Four men on the beach sporting various styles of 80s wetsuit

How should a wetsuit fit?

Posted on: BY: Saga Svensson
Tags: sizing | wetsuit rash | wetsuits

That farmer john that Aunt Jody has had in her basement since the 90s? The neon kite-surfing shorty you found at a garage sale? If, like me you’ve ever tried swimming in a wetsuit that didn’t fit you, you’ll already know that a bad fitting wetsuit is nearly always a huge disaster. You can get chafed, frostbitten, constricted, filled up with water, or just look like the biggest tool at the race.

Once you find the holy grail of a sweet fit, you will likely own that suit until it literally falls off you, so spending a few extra bucks and hours getting it right will pay you back 100-fold in the long run.

Here’s how a wetsuit should feel:

Tight But Not Constricting

A wetsuit should feel tight against your skin but not so tight that it restricts your movement or causes discomfort. It should conform to your body’s shape without excessive wrinkling or bunching.

Full Coverage

The wetsuit should cover your entire body, from your neck to your wrists and ankles. It should leave no exposed skin to ensure that it provides adequate thermal insulation.

No Gaps

Make sure there are no gaps or openings where water can easily enter. A wetsuit should seal around your neck, wrists, and ankles to prevent water from flushing in.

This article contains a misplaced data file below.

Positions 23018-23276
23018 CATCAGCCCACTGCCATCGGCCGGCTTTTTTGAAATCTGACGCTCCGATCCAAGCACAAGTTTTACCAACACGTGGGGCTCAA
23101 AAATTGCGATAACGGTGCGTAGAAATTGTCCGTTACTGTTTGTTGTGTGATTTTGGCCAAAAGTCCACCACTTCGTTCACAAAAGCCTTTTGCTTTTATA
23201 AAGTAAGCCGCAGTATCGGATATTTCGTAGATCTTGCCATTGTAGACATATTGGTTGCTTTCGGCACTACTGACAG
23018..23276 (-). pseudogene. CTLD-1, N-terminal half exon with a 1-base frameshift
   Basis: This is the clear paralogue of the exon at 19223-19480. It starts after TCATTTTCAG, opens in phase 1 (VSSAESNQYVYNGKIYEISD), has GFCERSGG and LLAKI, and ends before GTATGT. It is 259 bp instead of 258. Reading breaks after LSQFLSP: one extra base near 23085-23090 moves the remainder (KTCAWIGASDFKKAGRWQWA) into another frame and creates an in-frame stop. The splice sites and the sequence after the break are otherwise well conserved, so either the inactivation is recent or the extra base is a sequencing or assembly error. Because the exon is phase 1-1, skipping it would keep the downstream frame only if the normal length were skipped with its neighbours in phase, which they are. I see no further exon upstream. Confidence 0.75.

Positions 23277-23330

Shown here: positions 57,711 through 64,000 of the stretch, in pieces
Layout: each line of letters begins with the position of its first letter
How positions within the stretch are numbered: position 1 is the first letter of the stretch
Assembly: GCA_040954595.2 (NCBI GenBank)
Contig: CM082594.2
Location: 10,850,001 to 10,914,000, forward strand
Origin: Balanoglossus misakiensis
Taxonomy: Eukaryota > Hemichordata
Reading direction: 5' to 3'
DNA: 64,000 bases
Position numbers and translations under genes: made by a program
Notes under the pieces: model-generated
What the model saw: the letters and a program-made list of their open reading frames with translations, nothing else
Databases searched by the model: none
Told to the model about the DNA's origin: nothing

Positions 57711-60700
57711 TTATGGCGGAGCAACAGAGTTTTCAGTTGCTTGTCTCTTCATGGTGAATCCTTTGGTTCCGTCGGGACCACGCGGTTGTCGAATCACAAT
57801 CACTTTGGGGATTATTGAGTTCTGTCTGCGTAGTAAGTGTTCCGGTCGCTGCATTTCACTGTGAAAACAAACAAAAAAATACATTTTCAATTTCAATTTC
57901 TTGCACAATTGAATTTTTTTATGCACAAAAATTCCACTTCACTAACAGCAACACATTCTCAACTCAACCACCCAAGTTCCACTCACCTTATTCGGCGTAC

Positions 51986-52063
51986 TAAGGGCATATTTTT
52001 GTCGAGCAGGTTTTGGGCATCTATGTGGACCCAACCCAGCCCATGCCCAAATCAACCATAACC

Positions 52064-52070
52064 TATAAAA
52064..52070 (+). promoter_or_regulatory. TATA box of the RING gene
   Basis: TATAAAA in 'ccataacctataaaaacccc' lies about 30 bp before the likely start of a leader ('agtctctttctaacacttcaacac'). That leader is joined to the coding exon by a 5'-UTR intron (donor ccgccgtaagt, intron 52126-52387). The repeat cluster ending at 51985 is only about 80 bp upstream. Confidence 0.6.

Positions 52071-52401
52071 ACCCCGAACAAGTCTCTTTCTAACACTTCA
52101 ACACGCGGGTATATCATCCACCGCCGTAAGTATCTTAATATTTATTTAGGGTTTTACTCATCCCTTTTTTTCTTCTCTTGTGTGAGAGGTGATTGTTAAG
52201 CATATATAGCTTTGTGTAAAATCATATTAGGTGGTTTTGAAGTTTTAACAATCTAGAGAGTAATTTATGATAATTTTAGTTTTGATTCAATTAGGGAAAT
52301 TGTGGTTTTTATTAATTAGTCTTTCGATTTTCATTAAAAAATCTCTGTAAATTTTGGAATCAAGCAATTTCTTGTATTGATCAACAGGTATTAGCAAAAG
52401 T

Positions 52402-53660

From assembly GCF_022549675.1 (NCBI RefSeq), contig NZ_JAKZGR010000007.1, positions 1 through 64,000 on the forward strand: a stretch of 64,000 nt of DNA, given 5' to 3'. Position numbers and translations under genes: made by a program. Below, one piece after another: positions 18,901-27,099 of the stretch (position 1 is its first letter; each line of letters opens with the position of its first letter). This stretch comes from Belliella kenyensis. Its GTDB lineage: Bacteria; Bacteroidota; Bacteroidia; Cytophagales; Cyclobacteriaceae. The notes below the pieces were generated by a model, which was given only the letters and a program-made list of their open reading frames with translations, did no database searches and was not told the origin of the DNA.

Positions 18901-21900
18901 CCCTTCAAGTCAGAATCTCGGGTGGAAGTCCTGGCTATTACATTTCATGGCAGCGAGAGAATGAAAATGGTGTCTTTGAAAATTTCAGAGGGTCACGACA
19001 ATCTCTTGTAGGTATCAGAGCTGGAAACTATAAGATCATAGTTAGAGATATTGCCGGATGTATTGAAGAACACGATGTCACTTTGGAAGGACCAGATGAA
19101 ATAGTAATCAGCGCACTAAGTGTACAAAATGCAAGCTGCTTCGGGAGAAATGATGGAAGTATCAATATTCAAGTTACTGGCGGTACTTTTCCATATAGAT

Range of Motion

You should have a full range of motion in your arms and legs. You should be able to move freely without feeling restricted by the wetsuit.

Comfortable Neck Seal

The wetsuit’s neck seal should be snug but not too tight to avoid chafing. It should also prevent excessive water entry.

Proper Length

The arms and legs of the wetsuit should be the right length. They should cover your wrists and ankles completely without being excessively long.

Zipper Fit

If your wetsuit has a zipper, it should be easy to zip up without excessive force. It should also have a flap or seal to prevent water from entering through the zipper.


A good wetsuit should be made from flexible neoprene material, allowing for easy movement in the water.

Body Contouring

Look for a wetsuit with anatomical shaping to fit your body’s contours, which enhances comfort and performance.

Snug but Not Squeezing

While the wetsuit should be snug, it should not be so tight that it squeezes your body uncomfortably. You should be able to breathe easily.

Remember that different brands and models of wetsuits may have slightly different sizing and fits, so it’s a good idea to try on wetsuits in-store or refer to the manufacturer’s size chart to find the right fit for your specific body shape and size. Proper fitting ensures that the wetsuit functions as intended, providing warmth and buoyancy while allowing you to swim comfortably.

Read as many real reviews from customers as possible so you can gauge if the manufacturer’s fit is true to size or not.

Disclaimer: Our swimming adventure content is not intended to take the place of specific, current, local advice from qualified experts. We strongly recommend that you consult with professional safety experts and take all necessary precautions should you undertake any adventure activity, especially in open water. Swimming is a HAZARDOUS activity. Never swim alone or beyond your ability. There is the possibility of physical injury, emotional distress and/or death, and you assume the risk and responsibility for any such results.

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